My apologies, but you did not mention that you had already profiled in your question. Have you tried builds of both to see if using the use of ternary operations made a difference? – jathanism May 27 '11 at 18:00
I'm sorry, too. My objective was to find how the compiler behaves on that scenario. It's easier than benchmarking trial-and-error. – Eduardo Costa May 28 '11 at 0:36

A smart compiler could produce the same output for either code.

A non-smart compiler would result in that (X>0) being evaluated twice in the ternary operator case and therefore be slower!

share|improve this answer
Thanks for the kind answer. My doubt is really how XCode deals with it (if it's a smart or non-smart compiler). I found an "IT" ARM operator that I'm wondering if its used in this case. – Eduardo Costa May 27 '11 at 17:39

Having spent years optimising software, I'd be willing to bet that the small block you post above isn't really your problem. I think we need to see the entire method together with some profiling results (when it comes to optimising, measuring is EVERYTHING) to get a better handle on it.

To answer your own question - take each option and profile it for say 10 million invocations (a mere thousand won't tell you anything much on the fragment above). That will tell you which is best for speed, there is no point in trying to second guess.

share|improve this answer
The rest of method was already profiled and tuned - and it's a lot of "if"s like this one. I found that it's my hotspot: I only need to play a little for about 2 minutes and I got the "10 million invocations". The "thousand" is the number of invocations per second. My hope was some ARM-expert could simply tell "XCode+LLVM (or GCC) generates NNN and MMM". – Eduardo Costa May 27 '11 at 18:02
PS: Thanks for your kind answer! :) – Eduardo Costa May 27 '11 at 19:14
So when you say ... a lot of if's like this one. How many are we talking about? 10,100, more? – Roger May 27 '11 at 19:37
Currently, I have about 10, plus a loop, inside a recursive logic in my game loop. – Eduardo Costa May 28 '11 at 0:30
Ahhhhh ... OK that explains a lot. The recursion will (most likely) be killing you - you should try to refactor the code so it isn't recursive. – Roger May 28 '11 at 9:05

My question: in ARM level, which one is faster?

Why don't you write a simple test program that measures the execution speed for, say, 100000 invocations of each block?

share|improve this answer
Because I'm only one. I have to do my "real job", take care of my family and develop my games. I'm already investing my short spare time implementing new features and optimizing other algorithms. BTW, Roger answered the same as you 50min before, and I my comment on that was: My hope was some ARM-expert could simply tell "XCode+LLVM (or GCC) generates NNN and MMM". Oh, and Vincent was that expert (answered 20min before you). – Eduardo Costa May 27 '11 at 19:16
So you expect someone else to invest their short spare time to solve your problems? Besides, writing a simple benchmark for the code you posted would take less time than posting and commenting on SO. – vocaro May 27 '11 at 19:43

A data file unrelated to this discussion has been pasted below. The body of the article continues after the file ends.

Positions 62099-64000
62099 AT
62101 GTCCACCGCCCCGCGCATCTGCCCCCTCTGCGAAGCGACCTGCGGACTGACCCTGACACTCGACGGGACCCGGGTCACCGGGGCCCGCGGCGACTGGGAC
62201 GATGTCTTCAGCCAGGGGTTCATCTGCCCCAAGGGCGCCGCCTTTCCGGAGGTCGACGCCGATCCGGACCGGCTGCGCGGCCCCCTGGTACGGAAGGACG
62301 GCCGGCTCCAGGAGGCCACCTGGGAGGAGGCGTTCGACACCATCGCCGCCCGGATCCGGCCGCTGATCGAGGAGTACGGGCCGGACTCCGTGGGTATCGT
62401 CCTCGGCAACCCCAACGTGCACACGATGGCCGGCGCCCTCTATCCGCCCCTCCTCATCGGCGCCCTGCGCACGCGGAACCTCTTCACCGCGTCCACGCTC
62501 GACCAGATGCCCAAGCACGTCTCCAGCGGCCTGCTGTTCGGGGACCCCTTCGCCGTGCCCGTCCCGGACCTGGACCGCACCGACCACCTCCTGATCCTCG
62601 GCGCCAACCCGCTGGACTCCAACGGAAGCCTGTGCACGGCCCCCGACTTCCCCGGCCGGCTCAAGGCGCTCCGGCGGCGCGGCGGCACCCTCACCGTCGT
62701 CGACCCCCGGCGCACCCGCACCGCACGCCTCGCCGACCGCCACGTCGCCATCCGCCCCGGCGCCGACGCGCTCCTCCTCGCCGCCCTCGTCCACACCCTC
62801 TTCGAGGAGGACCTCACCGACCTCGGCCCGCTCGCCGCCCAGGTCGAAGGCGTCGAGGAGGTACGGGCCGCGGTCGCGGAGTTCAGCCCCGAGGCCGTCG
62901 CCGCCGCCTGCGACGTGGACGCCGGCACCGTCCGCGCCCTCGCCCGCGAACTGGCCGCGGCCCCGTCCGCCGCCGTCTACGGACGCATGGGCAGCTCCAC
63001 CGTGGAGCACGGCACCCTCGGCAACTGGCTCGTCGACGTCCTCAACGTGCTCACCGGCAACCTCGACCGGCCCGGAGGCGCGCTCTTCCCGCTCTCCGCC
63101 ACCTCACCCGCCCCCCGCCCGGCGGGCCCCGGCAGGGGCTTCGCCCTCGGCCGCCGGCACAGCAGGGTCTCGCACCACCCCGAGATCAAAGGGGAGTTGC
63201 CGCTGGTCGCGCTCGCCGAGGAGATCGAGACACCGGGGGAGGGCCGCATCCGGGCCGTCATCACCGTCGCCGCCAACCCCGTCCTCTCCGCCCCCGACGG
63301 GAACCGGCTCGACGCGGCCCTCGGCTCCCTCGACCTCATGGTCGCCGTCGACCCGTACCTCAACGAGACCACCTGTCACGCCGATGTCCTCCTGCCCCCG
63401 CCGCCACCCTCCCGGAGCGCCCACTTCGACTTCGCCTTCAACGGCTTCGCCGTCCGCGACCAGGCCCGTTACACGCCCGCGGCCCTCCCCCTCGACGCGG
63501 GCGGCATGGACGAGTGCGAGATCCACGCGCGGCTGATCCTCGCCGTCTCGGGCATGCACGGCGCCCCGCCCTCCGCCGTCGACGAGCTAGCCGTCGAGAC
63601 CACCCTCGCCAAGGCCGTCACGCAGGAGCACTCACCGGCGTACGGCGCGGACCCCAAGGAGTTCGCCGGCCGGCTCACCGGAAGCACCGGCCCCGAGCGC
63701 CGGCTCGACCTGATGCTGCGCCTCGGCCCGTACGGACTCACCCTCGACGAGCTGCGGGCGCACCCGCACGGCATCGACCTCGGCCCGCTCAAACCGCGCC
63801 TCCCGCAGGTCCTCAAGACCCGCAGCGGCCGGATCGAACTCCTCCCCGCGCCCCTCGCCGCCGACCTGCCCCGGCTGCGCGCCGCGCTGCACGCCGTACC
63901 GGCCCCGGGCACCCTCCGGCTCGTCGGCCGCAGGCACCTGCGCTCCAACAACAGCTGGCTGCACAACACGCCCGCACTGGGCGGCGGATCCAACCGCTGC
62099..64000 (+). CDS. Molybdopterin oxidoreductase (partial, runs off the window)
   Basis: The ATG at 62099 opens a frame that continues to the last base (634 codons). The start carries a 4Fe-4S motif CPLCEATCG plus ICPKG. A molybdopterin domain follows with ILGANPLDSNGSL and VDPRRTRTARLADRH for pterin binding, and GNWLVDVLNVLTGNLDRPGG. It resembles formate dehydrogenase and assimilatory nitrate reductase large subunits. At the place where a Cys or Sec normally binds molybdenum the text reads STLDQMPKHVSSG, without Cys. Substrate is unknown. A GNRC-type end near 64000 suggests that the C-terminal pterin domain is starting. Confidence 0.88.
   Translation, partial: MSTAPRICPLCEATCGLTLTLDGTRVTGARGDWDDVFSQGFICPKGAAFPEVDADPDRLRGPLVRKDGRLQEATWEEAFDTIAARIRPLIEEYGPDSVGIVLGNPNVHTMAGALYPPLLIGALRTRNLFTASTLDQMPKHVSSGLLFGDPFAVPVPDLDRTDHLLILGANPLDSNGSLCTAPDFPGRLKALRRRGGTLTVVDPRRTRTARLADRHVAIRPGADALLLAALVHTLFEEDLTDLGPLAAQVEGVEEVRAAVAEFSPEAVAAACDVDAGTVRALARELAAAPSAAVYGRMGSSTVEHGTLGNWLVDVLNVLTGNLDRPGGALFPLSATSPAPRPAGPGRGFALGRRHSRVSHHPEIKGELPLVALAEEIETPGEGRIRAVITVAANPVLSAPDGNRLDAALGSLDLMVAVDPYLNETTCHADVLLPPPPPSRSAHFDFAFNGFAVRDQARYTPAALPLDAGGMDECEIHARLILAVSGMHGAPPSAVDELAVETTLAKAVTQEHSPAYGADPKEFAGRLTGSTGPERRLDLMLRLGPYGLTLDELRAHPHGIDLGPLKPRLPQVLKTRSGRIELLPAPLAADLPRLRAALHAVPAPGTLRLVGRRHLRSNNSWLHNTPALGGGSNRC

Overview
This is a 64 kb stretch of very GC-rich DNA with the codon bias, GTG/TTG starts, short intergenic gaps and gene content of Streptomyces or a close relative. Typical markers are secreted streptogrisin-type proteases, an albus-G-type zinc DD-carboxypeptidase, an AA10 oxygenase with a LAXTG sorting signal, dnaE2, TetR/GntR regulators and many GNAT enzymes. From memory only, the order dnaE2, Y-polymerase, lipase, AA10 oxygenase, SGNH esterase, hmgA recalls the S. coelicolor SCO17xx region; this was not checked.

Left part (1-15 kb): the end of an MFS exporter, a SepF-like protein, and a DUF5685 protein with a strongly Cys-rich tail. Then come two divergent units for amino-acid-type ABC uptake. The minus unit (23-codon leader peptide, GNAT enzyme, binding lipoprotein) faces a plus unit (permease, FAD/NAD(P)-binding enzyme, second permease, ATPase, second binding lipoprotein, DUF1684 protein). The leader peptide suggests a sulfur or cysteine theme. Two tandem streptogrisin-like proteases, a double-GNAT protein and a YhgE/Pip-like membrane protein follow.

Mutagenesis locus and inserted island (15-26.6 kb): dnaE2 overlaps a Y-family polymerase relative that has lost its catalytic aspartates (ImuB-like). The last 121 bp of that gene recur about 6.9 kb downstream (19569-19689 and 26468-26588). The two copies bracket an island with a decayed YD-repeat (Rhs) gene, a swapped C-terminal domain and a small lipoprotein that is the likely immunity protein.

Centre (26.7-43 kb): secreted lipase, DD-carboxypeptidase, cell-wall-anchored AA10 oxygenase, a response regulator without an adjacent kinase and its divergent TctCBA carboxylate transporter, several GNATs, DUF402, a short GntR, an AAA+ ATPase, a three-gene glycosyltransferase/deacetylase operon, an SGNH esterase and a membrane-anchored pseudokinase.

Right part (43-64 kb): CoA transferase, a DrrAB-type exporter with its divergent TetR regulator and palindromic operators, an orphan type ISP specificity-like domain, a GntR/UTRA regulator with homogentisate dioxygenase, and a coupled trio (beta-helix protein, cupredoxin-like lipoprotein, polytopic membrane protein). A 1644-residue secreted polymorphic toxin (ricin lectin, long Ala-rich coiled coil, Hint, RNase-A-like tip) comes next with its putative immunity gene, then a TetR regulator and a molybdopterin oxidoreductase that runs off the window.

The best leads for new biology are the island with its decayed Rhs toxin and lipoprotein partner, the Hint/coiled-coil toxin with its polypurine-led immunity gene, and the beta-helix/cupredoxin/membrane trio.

Did you notice I asked "which one is faster"? I didn't told "please benchmark that for me". BTW, that's why I didn't post my whole method. I search a lot on Internet, didn't found any ARM-related material - only GNU/x86 and lots of speculation. Now, because of my question and the kind contribution of Vincent, the community has access to that information. What if I made the test myself? I could get an answer, but only to myself. Yes, it took way more time to comment on SO, but I'm doing it to benefit others, too. – Eduardo Costa May 28 '11 at 0:24
Please have a look at my blog post for a nice little ARM asm benchmarking tool for iOS: modejong.com/blog/post10_arm_timing_framework/index.html – MoDJ Aug 8 '13 at 20:42

There will be no difference, gcc will compile a simple if and a ternary operator into the same code. If you are really trying to optimize your code at the ARM asm level, then it is possible to get significant speedups by using conditional ARM asm code to avoid branching. But, in order to do that, you need to profile your code and figure out where it is really needed. Then, you would need to hand code ARM asm for only the hot spots in your code. Basically, if you don't need extreme performance improvements, then just use the compiler supplied features as the compiler does a good job in most cases.

share|improve this answer

Go for readability, you are not a compiler

share|improve this answer
I don't think you got it. First, I asked what the compiler would do in both cases - I will not make the ARM code myself. Second, I told the code is called thousands of times - one millisecond means SECONDS I can save. This method I was able to save HUGE time only by making a long method instead of small, nice-to-read private methods. – Eduardo Costa May 27 '11 at 17:31
See Vincent G's Answer, "it produce exactly the same assembly code for if and ternary, and that, whatever compiler/arch are", in other words, the "better" code would be the code that is easiest to read. When looking at thousands and thousands of lines of code, programmers benefit from the use of white space and proper indentation levels to indicate logic and flow of the program. Many people get hung up on optimization, but an if else versus ternary expression is not where you are going to make significant optimizations. Use delayed variable declaration, good parameter passing / initialization. – jcpennypincher May 29 '11 at 5:24